How can I switch into the networking field from a software development background?

1,545 pts.
Tags:
branch IT
Engineers
IT careers
IT training and certifications
Networking
Software development
I completed my engineering in branch IT, but now I don't want to go into the s/w (software) field. I'm much more interested in networking and hardware. What are my options for switching over?
ASKED: August 16, 2008  1:29 AM
UPDATED: August 16, 2008  3:00 PM

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Dear Sir or Madam;

Sometimes short questions like yours imply a world of additional information; always they fail to include it. In the absence of more specifics about exactly what it is that you’re currenty doing, what you do and don’t like about it, and what’s impelling you to move away from that work I can’t say much about your current circumstances. Likewise, without telling me what areas of networking you find most appealing, what kind of networking positions you’d most like to occupy, and how much or how little you already know or have worked with networking, I’m at a bit of a loss in producing a response that’s sufficiently tailored to do you much good. You should tell me more about yourself, and fill in the missing blanks I’ve just outline above, if you want to derive the greatest benefit from my input and advice.

All that said, the old Nike catchphrase “Just do it.” still has merit here. If you’re developing software, you have to know something about computer operating systems, source control environments, debugging and testing tools, and so forth. A lot of the processes involved in designing, building, and maintaining code are pretty similar to the processes involved in designing, building, and maintaining networks. Thus, you could (and very well probably may) benefit from some “knowledge transfer” from your old line of work to this new one.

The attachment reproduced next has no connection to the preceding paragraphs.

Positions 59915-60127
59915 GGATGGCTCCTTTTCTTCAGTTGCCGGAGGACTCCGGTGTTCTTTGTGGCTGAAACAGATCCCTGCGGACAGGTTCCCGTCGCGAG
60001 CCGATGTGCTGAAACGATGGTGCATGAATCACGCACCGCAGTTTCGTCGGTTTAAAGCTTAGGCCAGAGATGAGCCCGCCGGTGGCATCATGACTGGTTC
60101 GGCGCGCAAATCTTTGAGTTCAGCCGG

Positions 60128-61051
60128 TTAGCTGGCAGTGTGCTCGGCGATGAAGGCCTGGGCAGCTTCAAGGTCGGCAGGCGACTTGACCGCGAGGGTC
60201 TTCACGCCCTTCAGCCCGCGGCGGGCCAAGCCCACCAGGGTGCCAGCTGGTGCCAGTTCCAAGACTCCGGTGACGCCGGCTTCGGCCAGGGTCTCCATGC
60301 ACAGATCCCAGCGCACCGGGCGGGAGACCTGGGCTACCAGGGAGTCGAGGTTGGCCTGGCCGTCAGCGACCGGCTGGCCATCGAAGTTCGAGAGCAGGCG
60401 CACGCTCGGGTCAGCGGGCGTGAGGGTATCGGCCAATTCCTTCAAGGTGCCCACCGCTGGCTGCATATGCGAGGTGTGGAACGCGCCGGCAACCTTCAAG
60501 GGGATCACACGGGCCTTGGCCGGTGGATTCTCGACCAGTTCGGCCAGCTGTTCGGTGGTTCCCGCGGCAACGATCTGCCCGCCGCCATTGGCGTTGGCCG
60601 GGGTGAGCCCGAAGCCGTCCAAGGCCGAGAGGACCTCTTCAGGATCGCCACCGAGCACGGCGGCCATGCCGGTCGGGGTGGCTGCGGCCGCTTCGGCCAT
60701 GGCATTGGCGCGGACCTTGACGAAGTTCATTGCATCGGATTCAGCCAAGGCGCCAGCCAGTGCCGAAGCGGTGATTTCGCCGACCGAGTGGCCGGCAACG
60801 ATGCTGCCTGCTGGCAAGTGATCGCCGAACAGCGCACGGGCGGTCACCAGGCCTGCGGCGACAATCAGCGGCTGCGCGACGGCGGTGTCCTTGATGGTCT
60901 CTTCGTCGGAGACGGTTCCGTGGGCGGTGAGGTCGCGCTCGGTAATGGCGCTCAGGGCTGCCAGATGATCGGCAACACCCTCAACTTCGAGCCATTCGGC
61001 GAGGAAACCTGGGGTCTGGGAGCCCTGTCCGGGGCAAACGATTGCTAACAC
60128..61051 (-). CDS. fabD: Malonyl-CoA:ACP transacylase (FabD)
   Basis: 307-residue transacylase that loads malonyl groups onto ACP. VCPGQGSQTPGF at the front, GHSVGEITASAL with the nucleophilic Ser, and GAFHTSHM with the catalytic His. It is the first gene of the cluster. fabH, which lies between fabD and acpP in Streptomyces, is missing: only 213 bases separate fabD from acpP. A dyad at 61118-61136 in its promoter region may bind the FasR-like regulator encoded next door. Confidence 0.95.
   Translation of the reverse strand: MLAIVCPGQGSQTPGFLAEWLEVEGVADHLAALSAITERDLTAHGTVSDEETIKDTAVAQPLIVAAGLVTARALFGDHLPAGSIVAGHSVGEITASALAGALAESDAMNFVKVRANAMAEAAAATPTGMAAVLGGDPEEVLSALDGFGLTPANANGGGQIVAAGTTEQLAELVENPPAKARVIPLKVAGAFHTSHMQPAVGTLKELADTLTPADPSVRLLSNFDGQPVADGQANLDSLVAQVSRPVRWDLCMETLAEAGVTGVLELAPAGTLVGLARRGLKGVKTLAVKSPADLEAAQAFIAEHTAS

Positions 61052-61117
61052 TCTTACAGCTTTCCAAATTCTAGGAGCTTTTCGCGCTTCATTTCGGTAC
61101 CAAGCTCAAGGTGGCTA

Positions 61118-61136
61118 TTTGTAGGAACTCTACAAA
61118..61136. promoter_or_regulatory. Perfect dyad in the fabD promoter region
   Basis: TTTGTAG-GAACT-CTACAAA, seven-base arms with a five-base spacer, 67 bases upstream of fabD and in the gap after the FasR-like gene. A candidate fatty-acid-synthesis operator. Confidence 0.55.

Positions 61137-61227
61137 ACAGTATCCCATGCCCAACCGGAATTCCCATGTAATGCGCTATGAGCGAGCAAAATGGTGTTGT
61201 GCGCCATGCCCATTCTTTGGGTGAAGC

But without knowing whether for example you want to design and build networks, administer them, or work at researching and developing new networking technologies or improving existing ones, it’s difficult for me to offer other advice about what to do next.

If you’ll tell me more about yourself, your current work situation, your education, knowledge and skills, and what you’d rather be doing instead, I can chime in again to make some more specific recommendations.

Good luck in your career planning and development process.

–Ed–

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